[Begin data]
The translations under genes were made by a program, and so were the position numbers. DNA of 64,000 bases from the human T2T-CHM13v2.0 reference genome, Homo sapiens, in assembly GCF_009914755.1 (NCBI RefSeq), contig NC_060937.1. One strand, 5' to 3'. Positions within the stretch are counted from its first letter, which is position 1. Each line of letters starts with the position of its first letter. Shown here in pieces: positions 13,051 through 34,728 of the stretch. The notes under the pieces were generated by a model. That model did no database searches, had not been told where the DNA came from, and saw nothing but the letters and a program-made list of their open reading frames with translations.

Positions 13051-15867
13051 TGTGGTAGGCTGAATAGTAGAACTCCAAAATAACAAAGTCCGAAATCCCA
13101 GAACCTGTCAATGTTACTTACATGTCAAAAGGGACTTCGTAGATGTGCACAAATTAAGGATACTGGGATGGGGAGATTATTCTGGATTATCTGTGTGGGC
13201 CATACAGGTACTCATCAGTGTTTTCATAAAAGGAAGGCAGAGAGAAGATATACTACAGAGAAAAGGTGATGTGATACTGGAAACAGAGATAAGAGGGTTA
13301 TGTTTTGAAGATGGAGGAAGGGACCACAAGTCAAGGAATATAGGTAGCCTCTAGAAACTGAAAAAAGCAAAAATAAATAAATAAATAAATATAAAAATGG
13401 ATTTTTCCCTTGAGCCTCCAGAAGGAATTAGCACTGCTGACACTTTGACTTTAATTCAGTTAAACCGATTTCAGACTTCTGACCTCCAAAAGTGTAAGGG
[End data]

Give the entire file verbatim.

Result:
The translations under genes were made by a program, and so were the position numbers. DNA of 64,000 bases from the human T2T-CHM13v2.0 reference genome, Homo sapiens, in assembly GCF_009914755.1 (NCBI RefSeq), contig NC_060937.1. One strand, 5' to 3'. Positions within the stretch are counted from its first letter, which is position 1. Each line of letters starts with the position of its first letter. Shown here in pieces: positions 13,051 through 34,728 of the stretch. The notes under the pieces were generated by a model. That model did no database searches, had not been told where the DNA came from, and saw nothing but the letters and a program-made list of their open reading frames with translations.

Positions 13051-15867
13051 TGTGGTAGGCTGAATAGTAGAACTCCAAAATAACAAAGTCCGAAATCCCA
13101 GAACCTGTCAATGTTACTTACATGTCAAAAGGGACTTCGTAGATGTGCACAAATTAAGGATACTGGGATGGGGAGATTATTCTGGATTATCTGTGTGGGC
13201 CATACAGGTACTCATCAGTGTTTTCATAAAAGGAAGGCAGAGAGAAGATATACTACAGAGAAAAGGTGATGTGATACTGGAAACAGAGATAAGAGGGTTA
13301 TGTTTTGAAGATGGAGGAAGGGACCACAAGTCAAGGAATATAGGTAGCCTCTAGAAACTGAAAAAAGCAAAAATAAATAAATAAATAAATATAAAAATGG
13401 ATTTTTCCCTTGAGCCTCCAGAAGGAATTAGCACTGCTGACACTTTGACTTTAATTCAGTTAAACCGATTTCAGACTTCTGACCTCCAAAAGTGTAAGGG